I was recently asked by Econsultancy to speak at their Future of Digital Marketing conference about technologies which could influence user experience in the next year or so.
My talk also covered augmented reality, gestural interface and voice interaction, but I thought I’d share these two short home movies which focus on near-field communications (NFC). There are two reasons for this:
i) My talk concludes that NFC is probably the most imminently important technology out of the four I looked at. This is mainly because it has the most potential to reduce friction in customer experiences – and customers really like reduced friction.
ii) Because both the ideas in these films come out of the NFC hack event we helped to organise and which I’ve written about previously. As such they are good examples of applications for NFC that can be imagined and made quickly by non-experts in the technology. If we can do it, you can too.
Near Field Communications is simply a new set of standards for short range radio contact between devices. So what, you might ask. We’ve been tapping our oyster cards and trying to figure out a use for Bluetooth for years, right?
At the heart of NFC is something called a tag. This is a tiny chip with a flat wire coil, usually mounted in a sticker the size of an address label. When an NFC-enabled smartphone comes within about 3 centimetres of it, the phone’s energy wakes it up and the chip passes a tiny bit of information (often a web address) to the phone so that it can pull in the relevant content from the web. It’s a bit like what a QR code achieves only the connection is made instantly and automatically, so no fumbling with apps or cameras.
And basically anyone can put these tags anywhere. They are now so cheap and easy to configure that it makes it possible to embed links into physical objects like signs, packaging or posters.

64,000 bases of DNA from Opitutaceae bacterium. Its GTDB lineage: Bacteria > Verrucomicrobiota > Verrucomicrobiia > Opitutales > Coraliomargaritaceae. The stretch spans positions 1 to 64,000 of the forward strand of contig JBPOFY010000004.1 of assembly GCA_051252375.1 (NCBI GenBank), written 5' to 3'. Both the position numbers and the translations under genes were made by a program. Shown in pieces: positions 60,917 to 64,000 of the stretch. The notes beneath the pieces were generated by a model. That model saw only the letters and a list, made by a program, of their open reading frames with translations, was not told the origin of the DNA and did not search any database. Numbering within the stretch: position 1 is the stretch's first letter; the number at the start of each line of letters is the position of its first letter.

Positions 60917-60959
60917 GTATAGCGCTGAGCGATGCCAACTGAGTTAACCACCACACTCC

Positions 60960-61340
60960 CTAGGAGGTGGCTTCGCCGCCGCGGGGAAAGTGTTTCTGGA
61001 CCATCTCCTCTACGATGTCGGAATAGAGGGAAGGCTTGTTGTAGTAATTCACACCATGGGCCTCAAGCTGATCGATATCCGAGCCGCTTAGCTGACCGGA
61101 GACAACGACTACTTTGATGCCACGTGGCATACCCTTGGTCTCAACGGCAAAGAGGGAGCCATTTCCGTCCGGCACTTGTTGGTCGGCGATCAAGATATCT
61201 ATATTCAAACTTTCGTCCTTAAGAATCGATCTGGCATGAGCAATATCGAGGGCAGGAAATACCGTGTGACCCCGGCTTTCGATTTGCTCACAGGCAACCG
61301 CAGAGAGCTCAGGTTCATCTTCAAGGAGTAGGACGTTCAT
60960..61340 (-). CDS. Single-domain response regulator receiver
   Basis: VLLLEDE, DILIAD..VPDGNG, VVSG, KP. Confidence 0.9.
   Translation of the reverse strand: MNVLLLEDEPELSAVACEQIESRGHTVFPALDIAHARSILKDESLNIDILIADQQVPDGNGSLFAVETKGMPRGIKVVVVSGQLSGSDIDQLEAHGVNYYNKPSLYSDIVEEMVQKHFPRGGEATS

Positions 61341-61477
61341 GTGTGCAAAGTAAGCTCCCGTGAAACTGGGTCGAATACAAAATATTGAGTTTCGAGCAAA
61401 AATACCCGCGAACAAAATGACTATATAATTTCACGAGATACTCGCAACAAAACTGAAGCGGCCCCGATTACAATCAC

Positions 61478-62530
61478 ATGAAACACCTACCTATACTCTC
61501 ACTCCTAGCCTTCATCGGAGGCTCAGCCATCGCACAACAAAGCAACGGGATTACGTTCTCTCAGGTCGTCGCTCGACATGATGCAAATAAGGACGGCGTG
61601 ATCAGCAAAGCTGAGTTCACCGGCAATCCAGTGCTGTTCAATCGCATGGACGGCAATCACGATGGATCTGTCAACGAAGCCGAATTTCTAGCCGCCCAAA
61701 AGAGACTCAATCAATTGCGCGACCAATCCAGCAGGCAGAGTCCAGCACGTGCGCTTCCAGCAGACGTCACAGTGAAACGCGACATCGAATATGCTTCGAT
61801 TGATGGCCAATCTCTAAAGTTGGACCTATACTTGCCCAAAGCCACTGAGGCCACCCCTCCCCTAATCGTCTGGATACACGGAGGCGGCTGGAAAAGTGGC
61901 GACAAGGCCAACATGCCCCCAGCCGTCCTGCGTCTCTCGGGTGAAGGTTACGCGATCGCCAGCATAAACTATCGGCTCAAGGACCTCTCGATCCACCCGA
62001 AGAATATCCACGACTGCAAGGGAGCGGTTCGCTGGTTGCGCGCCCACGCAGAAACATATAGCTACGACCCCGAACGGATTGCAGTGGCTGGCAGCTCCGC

NFC-enabled phones are now being produced in the millions, meaning the early majority will have this in their hands by next year. Samsung and Blackberry are already committed, and there are strong rumours that the next iPhone will ship with NFC.
Film one: betting use-case for NFC
This one pretty much introduces itself. The film looks at some concepts for using NFC in a gambling context.
Film two: tap-to-wifi
This is a prototype of a system which allows users to tap for an instant connection to Wifi. Wifi is offered for free in coffee shops, pubs and cafes across the country, but it’s often a hassle to connect. The people who came up with the idea filed a patent and have now secured funding from Wayra to develop the idea commercially under the company name Blue Butterfly.
This is such a great example of how NFC can be used to file the rough edges off everyday experiences. Imagine how much more likely you would be to ‘like’ or tweet about a cafe which offered this service.
Author’s note: As is painfully obvious, no professional actors were harmed in the making of these films. Try to focus on the technology, not the dialogue.